Floridian sentiment ticks upward along with national consumer outlook
Consumer sentiment in Florida ticked up for a second consecutive month in June to 69.3, an increase of two-tenths of a point from a revised figure of 69.1 in May. Meanwhile, national consumer sentiment rose 5.2 points.
“The increase in June's confidence is largely driven by Floridians' anticipation of national economic conditions in the long run. Nevertheless, it is worth noting that Floridians' views on discretionary spending intentions have been trending upward and have reached their highest level since October 2021,” said Hector H. Sandoval, director of the Economic Analysis Program at UF’s Bureau of Economic and Business Research.
Among the five components that make up the index, three showed an increase, one remained unchanged, and one decreased.
Floridians’ opinions about current economic conditions were mixed in June. Views of personal financial situations now compared with a year ago decreased 2.6 points from 64 to 61.4. Notably, these views were shared by Floridians across all sociodemographic groups except for women who reported more-favorable views. In contrast, opinions as to whether now is a good time to purchase a major household item like an appliance increased slightly by four-tenths of a point from 61.9 to 62.3. However, these views were divided across sociodemographic groups with men, people 60 and older, and people with an annual income above $50,000 expressing less-favorable views.
“The latest changes in consumers' responses to whether now is a good time to buy a big-ticket item correspond with the easing of inflation in recent months as well as the Fed's unanimous decision to hold rates steady in mid-June. The Fed typically combats inflation by raising rates, which results in tighter financial conditions, including higher borrowing costs. However, improved spending intentions indicate consumers are willing to increase their spending, which is a promising sign for the economy,” said Sandoval.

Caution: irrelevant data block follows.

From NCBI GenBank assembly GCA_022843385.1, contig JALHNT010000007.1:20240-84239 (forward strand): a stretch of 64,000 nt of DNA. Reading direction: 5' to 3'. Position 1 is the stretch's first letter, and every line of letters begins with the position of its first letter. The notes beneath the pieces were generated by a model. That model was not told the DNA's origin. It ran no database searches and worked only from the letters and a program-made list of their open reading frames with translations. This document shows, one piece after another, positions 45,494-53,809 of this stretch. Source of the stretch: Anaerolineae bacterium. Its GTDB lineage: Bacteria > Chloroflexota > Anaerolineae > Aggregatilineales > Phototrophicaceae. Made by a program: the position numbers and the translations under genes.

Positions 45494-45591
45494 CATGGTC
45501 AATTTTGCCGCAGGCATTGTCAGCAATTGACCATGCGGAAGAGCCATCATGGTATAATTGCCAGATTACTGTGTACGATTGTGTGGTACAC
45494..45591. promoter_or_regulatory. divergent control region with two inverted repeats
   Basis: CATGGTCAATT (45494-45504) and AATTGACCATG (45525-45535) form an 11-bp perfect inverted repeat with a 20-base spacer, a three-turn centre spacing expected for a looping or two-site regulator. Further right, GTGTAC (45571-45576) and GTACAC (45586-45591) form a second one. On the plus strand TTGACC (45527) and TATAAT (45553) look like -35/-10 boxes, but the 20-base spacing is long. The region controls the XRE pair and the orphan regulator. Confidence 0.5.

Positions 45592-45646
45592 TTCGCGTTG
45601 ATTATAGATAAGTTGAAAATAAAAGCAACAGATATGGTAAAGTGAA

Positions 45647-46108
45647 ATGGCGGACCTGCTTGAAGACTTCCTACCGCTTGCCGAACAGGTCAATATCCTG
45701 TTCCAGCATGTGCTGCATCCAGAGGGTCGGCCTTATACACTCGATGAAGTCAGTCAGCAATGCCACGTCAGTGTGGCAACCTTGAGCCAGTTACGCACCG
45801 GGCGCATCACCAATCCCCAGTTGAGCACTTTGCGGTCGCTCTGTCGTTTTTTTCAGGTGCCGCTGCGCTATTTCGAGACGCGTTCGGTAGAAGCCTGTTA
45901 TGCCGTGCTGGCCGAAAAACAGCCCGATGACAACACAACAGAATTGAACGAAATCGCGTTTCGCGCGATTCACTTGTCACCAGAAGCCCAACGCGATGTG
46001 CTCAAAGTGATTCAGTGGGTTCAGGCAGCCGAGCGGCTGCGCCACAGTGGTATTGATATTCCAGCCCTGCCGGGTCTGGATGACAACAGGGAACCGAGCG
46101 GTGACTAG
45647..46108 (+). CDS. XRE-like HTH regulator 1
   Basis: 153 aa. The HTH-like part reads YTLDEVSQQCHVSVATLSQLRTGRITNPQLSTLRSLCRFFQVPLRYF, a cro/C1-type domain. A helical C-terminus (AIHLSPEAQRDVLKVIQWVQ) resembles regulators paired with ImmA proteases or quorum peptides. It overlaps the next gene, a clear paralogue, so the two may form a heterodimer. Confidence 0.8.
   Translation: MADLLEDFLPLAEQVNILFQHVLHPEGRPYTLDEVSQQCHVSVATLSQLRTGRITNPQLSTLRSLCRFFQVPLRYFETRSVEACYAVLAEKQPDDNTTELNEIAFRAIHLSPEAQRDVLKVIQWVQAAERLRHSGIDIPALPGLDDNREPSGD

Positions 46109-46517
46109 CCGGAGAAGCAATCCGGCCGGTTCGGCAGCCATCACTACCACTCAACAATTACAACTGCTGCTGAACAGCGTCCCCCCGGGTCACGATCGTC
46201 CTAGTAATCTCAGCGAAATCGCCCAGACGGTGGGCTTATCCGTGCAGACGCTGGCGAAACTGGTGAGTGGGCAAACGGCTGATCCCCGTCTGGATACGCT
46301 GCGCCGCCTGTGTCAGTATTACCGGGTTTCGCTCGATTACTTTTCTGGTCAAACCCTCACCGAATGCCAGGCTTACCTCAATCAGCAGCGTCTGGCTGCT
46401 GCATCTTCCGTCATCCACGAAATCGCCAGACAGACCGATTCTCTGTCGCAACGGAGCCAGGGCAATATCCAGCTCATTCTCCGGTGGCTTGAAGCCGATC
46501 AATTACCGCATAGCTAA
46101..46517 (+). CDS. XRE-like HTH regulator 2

Future economic expectations portrayed a slightly improved outlook in June. Expectations of personal finances a year from now inched up four-tenths of a point, from 83.2 to 83.6. Meanwhile, expectations about U.S. economic conditions over the next year remained unchanged at 66.9. However, these views were divided across sociodemographic groups. Men and people younger than 60 expressed more pessimistic views to the latter component. Additionally, people with an annual income under $50,000 also expressed more pessimistic views towards the former. Finally, the outlook of U.S. economic conditions over the next five years showed the greatest increase in this month’s reading, rising by 3.3 points from 69.2 to 72.5. Notably, these positive expectations were shared by all Floridians.
“Looking ahead and considering the positive economic conditions in Florida, including a strong labor market and an unemployment rate holding steady at 2.6% since January 2023, we anticipate further gradual improvements in consumer sentiment,” Sandoval added.
Conducted May 1 through June 29, the UF study reflects the responses of 237 individuals who were reached on cellphones and 265 individuals reached through an online panel, a total of 502 individuals, representing a demographic cross section of Florida. The index used by UF researchers is benchmarked to 1966, which means a value of 100 represents the same level of confidence for that year. The lowest index possible is a 2, the highest is 150.
Details of this month’s survey can be found at https://www.bebr.ufl.edu/florida-consumer-sentiment/.